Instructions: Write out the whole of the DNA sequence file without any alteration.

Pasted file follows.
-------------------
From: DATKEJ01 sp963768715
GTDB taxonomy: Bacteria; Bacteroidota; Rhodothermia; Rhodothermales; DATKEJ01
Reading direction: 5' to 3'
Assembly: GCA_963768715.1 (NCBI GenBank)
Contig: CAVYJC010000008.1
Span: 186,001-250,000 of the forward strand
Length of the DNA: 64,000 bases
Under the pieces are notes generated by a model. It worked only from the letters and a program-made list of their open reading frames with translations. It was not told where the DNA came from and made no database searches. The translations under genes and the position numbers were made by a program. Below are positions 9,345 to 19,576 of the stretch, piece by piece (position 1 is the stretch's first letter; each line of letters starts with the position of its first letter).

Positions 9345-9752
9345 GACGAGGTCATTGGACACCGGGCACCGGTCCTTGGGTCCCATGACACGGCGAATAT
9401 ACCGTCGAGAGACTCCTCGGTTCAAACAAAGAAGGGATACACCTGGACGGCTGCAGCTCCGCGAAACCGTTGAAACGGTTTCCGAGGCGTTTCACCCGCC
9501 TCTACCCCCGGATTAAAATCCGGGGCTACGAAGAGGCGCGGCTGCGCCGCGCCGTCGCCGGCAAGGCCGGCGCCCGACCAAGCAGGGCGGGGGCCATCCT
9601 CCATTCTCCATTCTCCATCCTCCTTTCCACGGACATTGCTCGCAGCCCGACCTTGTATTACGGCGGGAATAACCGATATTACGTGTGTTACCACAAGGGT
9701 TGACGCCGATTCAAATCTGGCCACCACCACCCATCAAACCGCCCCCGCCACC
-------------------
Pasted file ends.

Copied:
From: DATKEJ01 sp963768715
GTDB taxonomy: Bacteria; Bacteroidota; Rhodothermia; Rhodothermales; DATKEJ01
Reading direction: 5' to 3'
Assembly: GCA_963768715.1 (NCBI GenBank)
Contig: CAVYJC010000008.1
Span: 186,001-250,000 of the forward strand
Length of the DNA: 64,000 bases
Under the pieces are notes generated by a model. It worked only from the letters and a program-made list of their open reading frames with translations. It was not told where the DNA came from and made no database searches. The translations under genes and the position numbers were made by a program. Below are positions 9,345 to 19,576 of the stretch, piece by piece (position 1 is the stretch's first letter; each line of letters starts with the position of its first letter).

Positions 9345-9752
9345 GACGAGGTCATTGGACACCGGGCACCGGTCCTTGGGTCCCATGACACGGCGAATAT
9401 ACCGTCGAGAGACTCCTCGGTTCAAACAAAGAAGGGATACACCTGGACGGCTGCAGCTCCGCGAAACCGTTGAAACGGTTTCCGAGGCGTTTCACCCGCC
9501 TCTACCCCCGGATTAAAATCCGGGGCTACGAAGAGGCGCGGCTGCGCCGCGCCGTCGCCGGCAAGGCCGGCGCCCGACCAAGCAGGGCGGGGGCCATCCT
9601 CCATTCTCCATTCTCCATCCTCCTTTCCACGGACATTGCTCGCAGCCCGACCTTGTATTACGGCGGGAATAACCGATATTACGTGTGTTACCACAAGGGT
9701 TGACGCCGATTCAAATCTGGCCACCACCACCCATCAAACCGCCCCCGCCACC